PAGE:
• August 20, 2014

August 20, 2014–An environmentally friendly, small-scale hydropower station in\r\nsouthwestern Ecuador will be producing clean electricity as soon as 2015, says Rafael Enríquez,\r\na Nathan Associates economist and engineer who is leading the group monitoring\r\nthe project for lenders.

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The objective of the project is to design, construct,\r\noperate, and maintain a 48 megawatt (with two Francis turbines)\r\nrun-of-the-river hydroelectric plant on the Río Negro, about 20 miles from the\r\ntown of Mendez. The plant, developed by Hidrosanbartolo S.A. (HSB), has an\r\nestimated investment cost of US$80 million. Lenders include the Inter-American\r\nInvestment Corporation, which is part of the Inter-American Development Bank, and\r\nthe Corporación Andina de Fomento\r\n(Andean Development Bank).

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Construction began in July 2013. By July 2014, when the\r\nNathan team visited the site, the concrete for a weir had been poured, the pipe\r\nrouting water to the turbines was almost laid and ready for pressurized tests,\r\nand work on the powerhouse had progressed substantially. The next crucial phase\r\nfor the project will be to return the river flow to its original path.

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How the Dam Works

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The weir, or low dam, harnesses the water?s force without\r\nhalting the river?s flow. The current drives the turbines, as opposed to big\r\nhydropower projects, where impounded water passes through turbines.

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The 48 MW to be generated by the HSB project compares with\r\n22,500 MW from China?s Three Gorges Dam, the world?s largest hydropower\r\nstation, and 14,000 MW from Brazil and Paraguay?s Itaipú dam, the largest\r\nhydropower station before Three Gorges was built. (Three Gorges and Itaipú\r\nproduce about the same total electricity in a year because of seasonal\r\ndifferences in the water supply, the U.S. Geological Survey says.)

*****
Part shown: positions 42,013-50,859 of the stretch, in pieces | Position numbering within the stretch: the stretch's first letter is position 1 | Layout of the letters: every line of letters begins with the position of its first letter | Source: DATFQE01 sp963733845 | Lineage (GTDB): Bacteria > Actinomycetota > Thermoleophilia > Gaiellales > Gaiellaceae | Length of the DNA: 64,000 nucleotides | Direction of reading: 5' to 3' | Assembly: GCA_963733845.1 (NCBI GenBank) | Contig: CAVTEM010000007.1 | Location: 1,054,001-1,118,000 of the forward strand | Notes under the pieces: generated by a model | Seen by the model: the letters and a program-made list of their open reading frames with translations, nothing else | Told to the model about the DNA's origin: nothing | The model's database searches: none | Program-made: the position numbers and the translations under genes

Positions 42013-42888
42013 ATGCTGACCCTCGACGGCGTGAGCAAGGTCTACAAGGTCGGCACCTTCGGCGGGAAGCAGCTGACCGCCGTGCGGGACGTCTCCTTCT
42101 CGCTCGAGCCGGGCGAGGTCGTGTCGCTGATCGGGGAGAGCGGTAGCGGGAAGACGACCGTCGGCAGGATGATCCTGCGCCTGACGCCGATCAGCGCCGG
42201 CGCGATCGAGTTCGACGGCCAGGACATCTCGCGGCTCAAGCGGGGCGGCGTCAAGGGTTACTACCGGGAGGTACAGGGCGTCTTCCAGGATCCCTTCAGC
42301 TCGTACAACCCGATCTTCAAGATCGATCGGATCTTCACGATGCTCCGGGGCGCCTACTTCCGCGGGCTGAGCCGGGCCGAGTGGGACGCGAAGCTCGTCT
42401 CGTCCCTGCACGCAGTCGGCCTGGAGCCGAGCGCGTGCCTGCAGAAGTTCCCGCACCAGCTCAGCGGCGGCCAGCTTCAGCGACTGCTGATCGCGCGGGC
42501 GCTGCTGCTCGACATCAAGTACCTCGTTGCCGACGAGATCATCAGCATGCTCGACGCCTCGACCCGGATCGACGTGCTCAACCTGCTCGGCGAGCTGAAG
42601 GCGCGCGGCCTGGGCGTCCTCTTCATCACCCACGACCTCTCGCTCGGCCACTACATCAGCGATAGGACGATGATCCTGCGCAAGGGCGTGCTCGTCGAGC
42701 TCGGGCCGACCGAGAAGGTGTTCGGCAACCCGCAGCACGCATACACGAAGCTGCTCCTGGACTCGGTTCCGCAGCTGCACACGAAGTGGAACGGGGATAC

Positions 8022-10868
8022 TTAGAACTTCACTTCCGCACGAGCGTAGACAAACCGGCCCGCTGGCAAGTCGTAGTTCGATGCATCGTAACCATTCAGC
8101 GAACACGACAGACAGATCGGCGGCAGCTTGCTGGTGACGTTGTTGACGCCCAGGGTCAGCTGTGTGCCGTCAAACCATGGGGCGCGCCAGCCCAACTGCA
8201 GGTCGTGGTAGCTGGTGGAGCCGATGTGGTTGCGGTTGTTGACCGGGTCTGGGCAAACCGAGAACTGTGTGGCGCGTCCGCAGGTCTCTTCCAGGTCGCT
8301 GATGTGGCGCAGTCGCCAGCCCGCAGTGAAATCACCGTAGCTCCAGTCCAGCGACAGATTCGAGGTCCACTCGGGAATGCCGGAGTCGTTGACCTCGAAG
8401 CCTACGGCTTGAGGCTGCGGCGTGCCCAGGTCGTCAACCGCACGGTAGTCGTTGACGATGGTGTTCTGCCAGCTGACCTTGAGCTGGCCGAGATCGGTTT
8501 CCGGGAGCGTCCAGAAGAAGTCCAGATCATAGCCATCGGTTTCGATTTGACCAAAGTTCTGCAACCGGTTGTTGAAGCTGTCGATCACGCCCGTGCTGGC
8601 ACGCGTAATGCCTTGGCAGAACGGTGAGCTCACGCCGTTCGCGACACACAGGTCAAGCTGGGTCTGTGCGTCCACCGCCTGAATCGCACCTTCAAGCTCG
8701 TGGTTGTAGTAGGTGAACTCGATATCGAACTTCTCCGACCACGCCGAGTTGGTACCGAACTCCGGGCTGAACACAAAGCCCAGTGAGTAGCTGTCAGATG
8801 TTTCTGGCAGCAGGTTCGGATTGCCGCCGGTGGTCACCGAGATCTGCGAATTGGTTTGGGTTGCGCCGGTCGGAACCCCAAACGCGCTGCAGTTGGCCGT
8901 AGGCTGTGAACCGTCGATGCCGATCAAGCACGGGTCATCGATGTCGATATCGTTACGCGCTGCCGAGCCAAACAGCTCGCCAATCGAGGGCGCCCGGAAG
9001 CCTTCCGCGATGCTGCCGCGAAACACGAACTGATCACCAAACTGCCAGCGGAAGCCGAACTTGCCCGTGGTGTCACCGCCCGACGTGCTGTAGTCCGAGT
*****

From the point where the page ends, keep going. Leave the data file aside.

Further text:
Abundant rainfall and clear regulatory frameworks for\r\nhydropower production in several Latin American countries make them ideal for\r\nsmall-scale hydro projects sponsored by private investors. Besides being cost\r\nefficient, these projects cause less environmental disruption than big dams yet\r\ncontribute toward economic development.

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What the Nathan Team Does

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The Nathan Associates team that Mr. Enríquez leads is monitoring\r\nconstruction for the lenders in Ecuador. The Nathan team also approves\r\nquarterly loan disbursements in accordance with the loan agreement, and certifies\r\nthat plant construction is safe and prudent and complies with good engineering\r\npractices as well as the concession contract.

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Mr. Enríquez is Nathan?s managing director for project\r\nfinance. Project finance teams advise lenders and other parties on airports, ports,\r\nenergy, roads, telecom, and other infrastructure projects. Nathan?s services in\r\nthe energy sector typically begin with due diligence on virtually all aspects\r\nof a project, including the design, hydrology, commercial viability, regulatory\r\nframework, environmental impact, and financial arrangements. The Nathan team\r\nhas been involved in several energy projects in Brazil, Ecuador,\r\nEl\r\nSalvador, Guatemala,\r\nPeru,\r\nand Mexico.

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